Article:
Source: The Nation-Society. By Javier Martínez Cortés (a professor emeritus of Sociology of Religion at the Seminary of San Damaso). 25/03/2012.
Against the prophesied, the christian religion not only tends to be confined to the intimate level, but it appears in the public sphere. And, what is more dangerous, in political partisanship.
From a theoretical point of view, Sociology has tended to speak of the religion (in a generic way), perhaps by a desire to make general provisions. Also from the Sociology there is to say today that this desire to generalize is remarkably ineffective: there is no religion as a magnitude of society, but religions, and each one carries its own tag that prevents make it one. And its own mode of being socially present. The only empirical evidence unifying combination is that the wavelength of the historic religions is far superior to that of the civil institutions (including States). This must be done to the sociological gaze prudent and distrustful to their own statistics at the moment. All less to prophesy the future.
If the religions we pass to the christian religion in particular, in western societies modern, we already have the experience of a future prophesied-and not fulfilled-the disappearance, or at least his exile to the interiority of private. Prophesied from different points of view: that of marxism (religion is nothing but “the sigh of the creature oppressed”), and today periclitada sociological theory of secularization (radical and inevitable) by the income of the companies in the processes of modernization.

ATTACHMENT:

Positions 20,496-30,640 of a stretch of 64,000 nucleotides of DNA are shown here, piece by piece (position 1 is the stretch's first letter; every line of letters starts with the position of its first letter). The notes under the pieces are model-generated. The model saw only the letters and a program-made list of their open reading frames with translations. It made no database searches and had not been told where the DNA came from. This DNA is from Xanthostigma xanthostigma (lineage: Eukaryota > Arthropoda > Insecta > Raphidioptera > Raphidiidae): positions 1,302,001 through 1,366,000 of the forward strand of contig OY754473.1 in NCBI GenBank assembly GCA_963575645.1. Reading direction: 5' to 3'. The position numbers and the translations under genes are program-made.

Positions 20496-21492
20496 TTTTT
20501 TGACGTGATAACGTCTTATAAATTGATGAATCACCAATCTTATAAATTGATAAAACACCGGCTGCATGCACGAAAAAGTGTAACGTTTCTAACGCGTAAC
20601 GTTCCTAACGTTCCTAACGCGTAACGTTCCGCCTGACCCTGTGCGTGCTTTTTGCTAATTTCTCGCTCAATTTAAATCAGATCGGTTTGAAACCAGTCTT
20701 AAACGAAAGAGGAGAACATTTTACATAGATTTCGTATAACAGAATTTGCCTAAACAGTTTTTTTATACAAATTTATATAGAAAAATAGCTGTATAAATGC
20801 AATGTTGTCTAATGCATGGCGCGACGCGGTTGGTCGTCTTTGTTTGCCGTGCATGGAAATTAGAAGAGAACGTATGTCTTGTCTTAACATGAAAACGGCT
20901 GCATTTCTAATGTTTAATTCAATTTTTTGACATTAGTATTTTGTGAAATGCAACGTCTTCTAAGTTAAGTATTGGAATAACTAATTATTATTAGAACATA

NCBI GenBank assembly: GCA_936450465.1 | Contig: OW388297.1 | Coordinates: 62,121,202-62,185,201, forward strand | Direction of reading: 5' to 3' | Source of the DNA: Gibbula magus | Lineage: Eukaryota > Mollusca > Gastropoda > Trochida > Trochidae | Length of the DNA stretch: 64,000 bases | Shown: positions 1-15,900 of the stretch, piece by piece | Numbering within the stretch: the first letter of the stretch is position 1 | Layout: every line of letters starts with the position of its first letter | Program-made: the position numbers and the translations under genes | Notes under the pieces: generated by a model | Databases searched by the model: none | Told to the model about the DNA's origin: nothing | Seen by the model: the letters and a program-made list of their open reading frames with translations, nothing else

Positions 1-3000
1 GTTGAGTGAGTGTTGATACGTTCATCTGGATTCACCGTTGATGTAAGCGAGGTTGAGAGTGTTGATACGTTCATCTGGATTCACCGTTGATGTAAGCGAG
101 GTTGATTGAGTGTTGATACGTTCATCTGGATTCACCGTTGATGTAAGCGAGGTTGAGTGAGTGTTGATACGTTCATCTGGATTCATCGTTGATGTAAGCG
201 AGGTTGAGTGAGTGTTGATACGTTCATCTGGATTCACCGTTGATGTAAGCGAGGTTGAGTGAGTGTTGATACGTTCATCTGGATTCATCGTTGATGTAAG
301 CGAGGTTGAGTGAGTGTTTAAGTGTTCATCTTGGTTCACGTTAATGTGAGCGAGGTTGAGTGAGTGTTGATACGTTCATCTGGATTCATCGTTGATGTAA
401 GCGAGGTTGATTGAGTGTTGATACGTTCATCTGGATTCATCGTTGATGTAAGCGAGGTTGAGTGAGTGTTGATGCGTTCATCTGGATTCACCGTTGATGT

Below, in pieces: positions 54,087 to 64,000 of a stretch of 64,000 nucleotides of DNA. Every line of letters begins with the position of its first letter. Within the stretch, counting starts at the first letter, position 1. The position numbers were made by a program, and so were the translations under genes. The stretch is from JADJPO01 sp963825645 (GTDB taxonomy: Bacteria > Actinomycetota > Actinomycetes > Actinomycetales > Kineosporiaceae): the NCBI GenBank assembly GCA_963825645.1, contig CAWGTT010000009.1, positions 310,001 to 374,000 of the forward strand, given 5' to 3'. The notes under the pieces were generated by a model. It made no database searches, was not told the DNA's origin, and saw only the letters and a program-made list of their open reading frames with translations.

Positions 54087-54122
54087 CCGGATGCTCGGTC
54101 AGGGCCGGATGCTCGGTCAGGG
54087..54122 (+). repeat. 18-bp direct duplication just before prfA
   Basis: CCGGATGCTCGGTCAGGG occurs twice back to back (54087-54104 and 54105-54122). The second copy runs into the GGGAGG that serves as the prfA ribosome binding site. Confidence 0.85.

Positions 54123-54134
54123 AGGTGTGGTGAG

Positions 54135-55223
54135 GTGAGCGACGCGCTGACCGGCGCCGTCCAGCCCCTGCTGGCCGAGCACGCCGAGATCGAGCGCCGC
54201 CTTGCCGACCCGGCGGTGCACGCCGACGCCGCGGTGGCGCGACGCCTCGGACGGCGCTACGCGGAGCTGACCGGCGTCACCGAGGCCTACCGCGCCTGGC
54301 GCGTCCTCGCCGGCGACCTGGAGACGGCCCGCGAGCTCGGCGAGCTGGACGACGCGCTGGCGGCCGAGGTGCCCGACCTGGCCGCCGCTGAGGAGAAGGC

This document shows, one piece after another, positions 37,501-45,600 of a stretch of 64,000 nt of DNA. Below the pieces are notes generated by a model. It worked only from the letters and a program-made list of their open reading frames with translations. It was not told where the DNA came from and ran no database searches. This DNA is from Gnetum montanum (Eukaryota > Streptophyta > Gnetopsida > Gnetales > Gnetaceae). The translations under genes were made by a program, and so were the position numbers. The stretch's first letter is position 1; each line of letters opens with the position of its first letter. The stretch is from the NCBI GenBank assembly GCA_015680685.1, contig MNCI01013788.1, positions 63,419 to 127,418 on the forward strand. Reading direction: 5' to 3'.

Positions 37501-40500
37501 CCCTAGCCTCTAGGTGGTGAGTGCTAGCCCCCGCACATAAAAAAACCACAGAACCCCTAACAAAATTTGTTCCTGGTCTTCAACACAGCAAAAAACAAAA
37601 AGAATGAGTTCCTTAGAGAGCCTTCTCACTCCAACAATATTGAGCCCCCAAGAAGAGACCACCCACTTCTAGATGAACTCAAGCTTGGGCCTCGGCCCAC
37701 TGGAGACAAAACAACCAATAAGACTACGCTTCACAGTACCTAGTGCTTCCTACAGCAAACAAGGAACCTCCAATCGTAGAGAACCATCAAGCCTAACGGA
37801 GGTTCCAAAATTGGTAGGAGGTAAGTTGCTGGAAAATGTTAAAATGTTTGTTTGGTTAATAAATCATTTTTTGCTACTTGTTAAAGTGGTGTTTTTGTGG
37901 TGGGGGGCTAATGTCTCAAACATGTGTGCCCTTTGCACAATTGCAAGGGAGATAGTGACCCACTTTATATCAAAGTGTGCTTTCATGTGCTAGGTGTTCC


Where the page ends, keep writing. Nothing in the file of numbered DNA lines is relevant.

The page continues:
The mere passage of time has distorted both of these prophecies. Today the christian religion tends not to be limited to the mere intimate level (although necessary), but that makes its appearance in the public sphere. And what is more dangerous —to the authenticity of the christian, given his claim to universality— in the realm of political partisanship.
The non-reduction of the religious to the pure intimacy is sociologically explainable because religions are neither purely private, nor vacuamente public: they are essentially community-based. Have their penetration in human intimacy, but also their requirements of advertising: awareness, ethics, and worship of God, or their gods. Religions satisfy a need: to produce identity. An identity very different, yes, but that meets a need especially modern in the heterogeneity of cultural contacts. We tend easily to forget the complexity of our technological development. But it is a profound need: to tell myself who I am.
This emergence of community in public places us socially, and makes the factor a christian as a political instrument in western democracies (limited to christianity). See the presidential campaigns in the united STATES.
It would not be reckless sociologically the suspect that the political —an instrument of power— can adulterate the christian. (The attitude of Christ himself, the Gospels attest to, with their rejection of messianism political could serve as a admonition in the religious sphere). What if it appears, before the recent events —in a democratic society in the globalised information— it is “the sigh of the creature oppressed” are not inclined towards the religious. Tilts toward the desire for transparency, to the public information and non-mediatized, to critique —and the disappointment— of the institutions that do not meet the purposes that they themselves enunciated. In this desire for transparency of the social and the religious converge today non-believers with christian believers.
Javier Martínez Cortés is professor emeritus of Sociology of Religion at the Seminary of San Damaso.